“I’m not entirely sure what love is”
Despite being prepared for all kinds of brouhaha with the specially instituted booking system for The River, Jez Butterworth’s new play upstairs at the Royal Court – tickets only available on the day of performance, 30 in person and the rest online – when it came to it, I only had to refresh the website twice at 9am to get my tickets (I recommend logging into your account first) so hopefully, it may be less of a trial than might be currently considered. Butterworth’s last play here was the behemoth that became Jerusalem (and yes, I am one of the few people that wasn’t much of a fan…) but I did enjoy his more intimate Parlour Song for the Almeida and so expectations were at a nicely manageable level.
Which is always a good place to be, especially when it enables one to fully appreciate a play free from too much baggage. For The River is a piece of gorgeously sensitive writing, utterly beguiling in its subtle deconstruction of the way we conduct ourselves in relationships -the facades erected, the lies told, the declarations made, the pasts conveniently ignored. An introspective look at what it means to be intimate with someone and the importance of honesty in conjunction with that, it combines the highly naturalistic world realised by Ultz with the almost magical, poetic language of Butterworth which swims with unknowing purpose, occasionally catching the light beautifully like the sea trout in the story, negotiating the swells of the river back to its spawning ground.
Ian Rickson teases deliciously drawn performances from all of his cast. Dominic West has probably never been better as a deeply assured portrayal of modern masculinity, an easily bruised ego sitting easily alongside secure emotional honesty, yet all encaptured in a veil of uncertain mystery that is enthralling to watch. Miranda Raison exudes sensuality with a striking self-confidence but an almost self-flagellating directness and Laura Donnelly brings an alternative take, all intriguing allure and keen perceptiveness as Butterworth guides us through the ebbs and flows of the journey, though the water is never quite clear enough to see easily to the bottom.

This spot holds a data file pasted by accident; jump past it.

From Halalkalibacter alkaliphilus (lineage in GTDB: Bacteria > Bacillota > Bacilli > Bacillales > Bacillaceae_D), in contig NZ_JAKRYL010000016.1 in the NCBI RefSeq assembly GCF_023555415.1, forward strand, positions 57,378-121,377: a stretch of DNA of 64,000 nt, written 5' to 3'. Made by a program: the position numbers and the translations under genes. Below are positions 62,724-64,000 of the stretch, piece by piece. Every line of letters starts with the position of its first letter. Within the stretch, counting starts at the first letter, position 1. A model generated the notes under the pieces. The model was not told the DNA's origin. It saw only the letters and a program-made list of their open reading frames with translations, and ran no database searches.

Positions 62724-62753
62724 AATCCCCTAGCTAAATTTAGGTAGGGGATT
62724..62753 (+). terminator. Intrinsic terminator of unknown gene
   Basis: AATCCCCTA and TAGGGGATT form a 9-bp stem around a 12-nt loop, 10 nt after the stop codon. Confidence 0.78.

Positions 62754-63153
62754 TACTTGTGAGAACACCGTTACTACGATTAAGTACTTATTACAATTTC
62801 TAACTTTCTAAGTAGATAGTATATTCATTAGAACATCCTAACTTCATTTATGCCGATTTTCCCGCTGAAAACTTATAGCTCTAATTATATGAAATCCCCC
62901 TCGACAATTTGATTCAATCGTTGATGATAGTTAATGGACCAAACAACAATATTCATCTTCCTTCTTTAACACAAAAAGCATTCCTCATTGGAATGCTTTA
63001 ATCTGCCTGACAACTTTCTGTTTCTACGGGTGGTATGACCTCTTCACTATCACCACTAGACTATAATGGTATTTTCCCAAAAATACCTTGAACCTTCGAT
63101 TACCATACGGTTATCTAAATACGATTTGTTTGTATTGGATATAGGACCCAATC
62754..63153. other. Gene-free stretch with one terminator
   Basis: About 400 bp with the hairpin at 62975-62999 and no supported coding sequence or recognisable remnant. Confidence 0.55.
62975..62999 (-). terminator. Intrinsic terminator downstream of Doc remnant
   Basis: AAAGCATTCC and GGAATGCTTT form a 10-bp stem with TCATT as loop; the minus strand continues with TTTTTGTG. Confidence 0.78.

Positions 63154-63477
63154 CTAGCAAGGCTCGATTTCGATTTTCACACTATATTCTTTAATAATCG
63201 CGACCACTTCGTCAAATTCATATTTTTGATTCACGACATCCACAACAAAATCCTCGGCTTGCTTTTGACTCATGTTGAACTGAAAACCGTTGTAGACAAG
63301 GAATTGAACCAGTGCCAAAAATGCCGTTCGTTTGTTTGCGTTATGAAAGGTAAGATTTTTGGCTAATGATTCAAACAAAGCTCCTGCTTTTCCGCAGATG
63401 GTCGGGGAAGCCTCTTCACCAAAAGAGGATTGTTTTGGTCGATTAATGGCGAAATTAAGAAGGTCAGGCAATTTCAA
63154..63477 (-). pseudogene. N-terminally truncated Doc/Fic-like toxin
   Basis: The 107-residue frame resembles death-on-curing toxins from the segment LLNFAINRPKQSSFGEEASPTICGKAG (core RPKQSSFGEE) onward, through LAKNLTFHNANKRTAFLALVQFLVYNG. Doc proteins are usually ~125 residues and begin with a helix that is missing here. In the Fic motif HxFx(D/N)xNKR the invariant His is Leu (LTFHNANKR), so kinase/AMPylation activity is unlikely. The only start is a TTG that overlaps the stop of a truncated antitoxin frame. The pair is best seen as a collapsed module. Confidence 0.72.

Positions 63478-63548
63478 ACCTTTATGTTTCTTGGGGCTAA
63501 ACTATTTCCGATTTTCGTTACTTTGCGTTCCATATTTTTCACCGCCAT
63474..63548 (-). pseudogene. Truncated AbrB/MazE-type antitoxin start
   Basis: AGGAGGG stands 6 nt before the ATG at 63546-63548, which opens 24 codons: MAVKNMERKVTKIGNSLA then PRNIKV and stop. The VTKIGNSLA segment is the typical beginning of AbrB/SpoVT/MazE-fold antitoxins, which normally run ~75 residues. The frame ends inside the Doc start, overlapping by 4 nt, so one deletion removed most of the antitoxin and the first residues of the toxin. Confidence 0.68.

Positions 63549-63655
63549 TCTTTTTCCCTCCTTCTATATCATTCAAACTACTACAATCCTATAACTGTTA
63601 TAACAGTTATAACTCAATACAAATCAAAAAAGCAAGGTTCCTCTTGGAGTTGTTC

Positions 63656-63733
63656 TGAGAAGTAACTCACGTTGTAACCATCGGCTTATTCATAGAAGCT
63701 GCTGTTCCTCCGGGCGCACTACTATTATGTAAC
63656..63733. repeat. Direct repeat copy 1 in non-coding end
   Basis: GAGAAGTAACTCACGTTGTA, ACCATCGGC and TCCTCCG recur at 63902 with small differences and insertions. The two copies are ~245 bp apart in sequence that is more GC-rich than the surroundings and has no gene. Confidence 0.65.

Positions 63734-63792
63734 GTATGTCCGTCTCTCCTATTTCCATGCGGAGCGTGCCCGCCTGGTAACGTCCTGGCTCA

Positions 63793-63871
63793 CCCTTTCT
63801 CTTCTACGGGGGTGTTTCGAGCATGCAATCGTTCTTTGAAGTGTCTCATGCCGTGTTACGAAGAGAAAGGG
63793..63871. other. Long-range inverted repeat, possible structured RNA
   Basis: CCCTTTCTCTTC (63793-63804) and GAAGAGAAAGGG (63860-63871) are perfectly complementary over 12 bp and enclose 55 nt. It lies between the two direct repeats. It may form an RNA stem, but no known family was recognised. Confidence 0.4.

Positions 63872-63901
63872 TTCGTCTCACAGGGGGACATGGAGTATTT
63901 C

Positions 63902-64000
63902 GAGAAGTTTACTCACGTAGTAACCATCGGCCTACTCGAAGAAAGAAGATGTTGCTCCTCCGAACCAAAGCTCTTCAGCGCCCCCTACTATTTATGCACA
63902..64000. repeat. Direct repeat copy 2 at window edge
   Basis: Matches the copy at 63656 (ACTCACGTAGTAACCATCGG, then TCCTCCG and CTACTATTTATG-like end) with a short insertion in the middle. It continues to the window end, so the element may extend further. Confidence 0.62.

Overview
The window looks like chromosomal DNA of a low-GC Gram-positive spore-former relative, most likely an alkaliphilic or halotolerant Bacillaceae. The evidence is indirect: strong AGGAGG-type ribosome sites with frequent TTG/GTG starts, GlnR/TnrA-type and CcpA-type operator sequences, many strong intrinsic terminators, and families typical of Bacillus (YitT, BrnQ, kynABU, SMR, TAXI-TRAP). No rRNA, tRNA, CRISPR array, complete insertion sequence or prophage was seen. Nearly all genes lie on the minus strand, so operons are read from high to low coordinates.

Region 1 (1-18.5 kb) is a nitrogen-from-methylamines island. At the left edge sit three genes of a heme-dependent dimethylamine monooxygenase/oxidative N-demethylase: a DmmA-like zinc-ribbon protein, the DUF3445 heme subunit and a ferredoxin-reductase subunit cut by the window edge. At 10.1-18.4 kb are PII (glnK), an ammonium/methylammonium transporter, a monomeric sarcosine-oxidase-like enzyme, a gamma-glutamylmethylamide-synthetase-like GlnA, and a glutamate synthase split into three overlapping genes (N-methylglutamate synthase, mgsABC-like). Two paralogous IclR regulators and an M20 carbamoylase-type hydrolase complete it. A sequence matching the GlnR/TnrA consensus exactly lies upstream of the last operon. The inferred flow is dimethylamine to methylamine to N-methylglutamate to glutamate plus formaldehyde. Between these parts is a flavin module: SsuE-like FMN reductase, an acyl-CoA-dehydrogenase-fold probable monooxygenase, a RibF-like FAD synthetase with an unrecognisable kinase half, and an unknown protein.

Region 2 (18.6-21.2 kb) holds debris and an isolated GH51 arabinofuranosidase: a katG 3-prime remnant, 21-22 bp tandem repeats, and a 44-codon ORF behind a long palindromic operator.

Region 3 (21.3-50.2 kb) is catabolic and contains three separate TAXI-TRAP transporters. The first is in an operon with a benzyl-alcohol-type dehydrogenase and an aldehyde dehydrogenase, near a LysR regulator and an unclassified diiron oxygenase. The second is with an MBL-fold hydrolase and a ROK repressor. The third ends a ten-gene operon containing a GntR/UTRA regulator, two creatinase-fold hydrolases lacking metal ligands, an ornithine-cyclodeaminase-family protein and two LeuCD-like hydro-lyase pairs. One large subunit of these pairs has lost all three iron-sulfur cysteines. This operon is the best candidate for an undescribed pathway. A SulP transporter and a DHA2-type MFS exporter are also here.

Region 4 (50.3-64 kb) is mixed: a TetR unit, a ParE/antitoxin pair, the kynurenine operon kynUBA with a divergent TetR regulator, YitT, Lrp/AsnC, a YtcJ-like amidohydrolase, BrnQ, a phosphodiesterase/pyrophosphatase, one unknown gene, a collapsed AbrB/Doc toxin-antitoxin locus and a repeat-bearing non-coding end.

A vein of rich humour keeps the mood often playful, yet never sacrificing the carefully constructed atmosphere of fluid intrigue that characterises so much of this production – there’s a reason this review is relatively non-specific on details… On a more frivolous level, there are all sorts of details that would get the West End Whingers into quite a tizzle. Food preparation is taken to new levels (although I would have rinsed the leeks myself) and those of a squeamish nature might want to avert their eyes at one particular piscine moment and there’s a great switcheroo later on, though I hope resource management is ensuring nothing goes to waste.
Ultimately it is hard to credit exactly why the Royal Court have gone the route they did with The River. It has ensured an extra level of publicity for a show that doesn’t need it at all, no show upstairs here ever has problems selling, never mind one as eagerly anticipated as this. And attempting to justify it as needing to be in this particular theatre doesn’t work either, as the staging is relatively traditional and could easily fit in downstairs (in a way that say, Constellations and The Witness really played with the space). I was lucky that my booking experience was extremely painless so there wasn’t too much to live up to in that respect, but I do wonder if the woman who started queuing at 6.30am came away thinking it was worth it.
I hope so, because The River is a play of luminous beauty, hauntingly affecting in its intimate surroundings and certainly worthy of (at least some of) the additional efforts necessary to secure a ticket.